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Vol. 55. Issue 4.
Pages 219-220 (April 2019)
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Vol. 55. Issue 4.
Pages 219-220 (April 2019)
Scientific Letter
DOI: 10.1016/j.arbr.2018.06.021
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Effect of Long-Term Domiciliary High-Flow Nasal Cannula Use in a Child with Atypical Charge Syndrome
Efecto del uso domiciliario a largo plazo de oxigenoterapia de alto flujo con cánula nasal en un niño con síndrome charge atípico
Aya Satoa,b,
Corresponding author

Corresponding author.
, Satoshi Hamadac, Tsuyoshi Ishigamia
a Department of Pediatrics, Hikone Municipal Hospital, Hassakacho Hikone, Japan
b Division of Homeostatic Development, National Institute for Physiological Sciences, Okazaki, Japan
c Department of Respiratory Medicine, Hikone Municipal Hospital, Hassakacho Hikone, Japan
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Dear Editor,

High-flow nasal cannula (HFNC) is a non-invasive respiratory support modality that provides heated and fully humidified gas mixtures to patients thorough a nasal cannula interface.1 In pediatrics, HFNC is primarily used in a hospital setting for patients with bronchiolitis, and data on its domiciliary use has been limited.2 CHARGE syndrome is a congenital syndrome characterized by coloboma, heart malformation, choanal atresia, retarded growth and development, genital hypoplasia, and ear anomalies/deafness with recurrent respiratory infections.3,4 We describe a patient with CHARGE syndrome in whom the frequency of hospitalization due to respiratory infections was successfully reduced by domiciliary HFNC.

The patient was a male baby born at 37 weeks via cesarean section, which was performed because of a dichorionic diamniotic twin pregnancy, and his 1- and 5-min Apgar scores were 4 and 8, respectively. His birth weight was 2738g (−0.7 standard deviation [SD]), and height was 44.5cm (−2.1 SD). He had cryptorchidism, micropenis, and an auricular malformation. He also had dysphagia and needed a nasogastric tube for feeding. Transthoracic echocardiography revealed a persistent patent ductus arteriosus and atrial septal defect. At the age of three months, auditory brainstem response test did not reveal wave V, and magnetic resonance imaging of the internal auditory canal showed hypoplasia of the semicircular canals and deficient cochlear nerves bilaterally. Coloboma was not detected by ophthalmoscopy. The presence of pathogenic chromodomain helicase DNA-binding protein-7 variants could not be examined because his parents refused the analysis. The patient was diagnosed with atypical CHARGE syndrome according to the Verloes's diagnostic criteria.4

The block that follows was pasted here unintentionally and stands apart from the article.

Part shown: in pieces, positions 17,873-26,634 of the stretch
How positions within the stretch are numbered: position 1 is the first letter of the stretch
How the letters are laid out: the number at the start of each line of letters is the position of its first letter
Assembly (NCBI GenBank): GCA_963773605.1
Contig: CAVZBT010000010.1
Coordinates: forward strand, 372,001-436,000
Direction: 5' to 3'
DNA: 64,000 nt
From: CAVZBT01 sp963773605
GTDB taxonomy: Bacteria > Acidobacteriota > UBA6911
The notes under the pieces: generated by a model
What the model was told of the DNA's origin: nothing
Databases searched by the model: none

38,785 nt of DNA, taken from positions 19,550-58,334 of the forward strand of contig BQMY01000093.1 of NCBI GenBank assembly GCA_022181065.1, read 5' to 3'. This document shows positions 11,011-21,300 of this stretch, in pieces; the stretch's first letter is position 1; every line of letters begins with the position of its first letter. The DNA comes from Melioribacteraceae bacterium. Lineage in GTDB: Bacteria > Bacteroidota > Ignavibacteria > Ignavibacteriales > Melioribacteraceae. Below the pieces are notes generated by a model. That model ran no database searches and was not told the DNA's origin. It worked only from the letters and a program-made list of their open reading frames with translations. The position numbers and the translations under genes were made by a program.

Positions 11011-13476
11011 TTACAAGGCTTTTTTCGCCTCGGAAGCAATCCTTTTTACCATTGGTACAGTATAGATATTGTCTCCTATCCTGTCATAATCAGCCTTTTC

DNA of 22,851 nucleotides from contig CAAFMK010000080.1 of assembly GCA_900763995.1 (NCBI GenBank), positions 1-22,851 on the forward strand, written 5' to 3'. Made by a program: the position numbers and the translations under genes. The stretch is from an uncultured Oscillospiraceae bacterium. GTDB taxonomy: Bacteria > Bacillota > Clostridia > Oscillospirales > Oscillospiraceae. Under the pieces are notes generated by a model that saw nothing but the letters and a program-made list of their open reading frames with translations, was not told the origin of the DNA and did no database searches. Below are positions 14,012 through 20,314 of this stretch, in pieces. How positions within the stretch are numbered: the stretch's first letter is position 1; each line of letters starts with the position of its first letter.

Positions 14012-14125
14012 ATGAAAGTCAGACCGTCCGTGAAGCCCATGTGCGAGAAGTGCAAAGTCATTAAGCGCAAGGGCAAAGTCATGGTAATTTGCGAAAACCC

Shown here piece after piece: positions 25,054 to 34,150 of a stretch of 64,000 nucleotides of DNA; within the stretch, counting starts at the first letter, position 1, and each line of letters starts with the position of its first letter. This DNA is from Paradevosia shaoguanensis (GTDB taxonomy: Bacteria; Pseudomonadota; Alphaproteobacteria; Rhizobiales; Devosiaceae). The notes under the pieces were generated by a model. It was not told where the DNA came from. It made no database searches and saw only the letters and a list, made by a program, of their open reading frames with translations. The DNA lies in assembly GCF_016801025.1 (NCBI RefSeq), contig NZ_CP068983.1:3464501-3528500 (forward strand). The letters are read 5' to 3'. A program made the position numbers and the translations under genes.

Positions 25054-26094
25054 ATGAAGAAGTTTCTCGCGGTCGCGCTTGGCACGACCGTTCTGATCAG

At the age of 6 months, the patient was admitted to our hospital for bronchiolitis and introduced nasopharyngeal suctioning and biphasic cuirass ventilation (Hayek RTX, Medivent, London, UK); however, he continued to be hospitalized once or twice a month for lower respiratory infections.

At the age of 16 months, the patient was admitted to the emergency department because of fever and productive cough. His percutaneous oxygen saturation was lower than 90%, while breathing room air. Analysis of the venous blood gas revealed the following: pH, 7.35; bicarbonate, 24.3mmol/L; and partial pressure of carbon dioxide, 44.5mmHg. Chest X-ray (CXR) showed consolidation in the right middle and lower lung fields (Fig. 1A), which was considered as atelectasis; the consolidation in these areas was present in a prior CXR obtained at the age of 13 months. He was diagnosed with bronchiolitis and hospitalized to start treatment with ampicillin (180mg/kg/day, every 8h), low-flow oxygen delivery via a nasal cannula, and inhalation therapy with a short-acting β2 agonist. However, tachypnea and wheezing persisted. On hospital day 10, the HFNC therapy was introduced using a myAIRVO™2 device with an Optiflow™ junior nasal interface (Fisher & Paykel, Auckland, New Zealand), which was set to temperature of 34̊C, flow rate of 18L/min (2.9L/kg/min), and 2L of oxygen, the equivalent to 0.3 of fraction of inspired oxygen (FiO2). After HFNC initiation, tachypnea and wheezing subsided, and he was discharged on hospital day 16 with continued at-home HFNC use for respiratory support during sleep. He used HFNC for an average of 12h per day. Written informed consent was obtained from his mother to use HFNC in a domiciliary setting and for publication of the patient's information. The settings of HFNC were changed to a flow rate of 8L/min (1.3L/kg/min) and 2L of oxygen, which corresponds to 0.39 of FiO2. After discharge from the hospital, the patient was treated with clarithromycin (5mg/kg/day) and pranlukast (7mg/kg/day).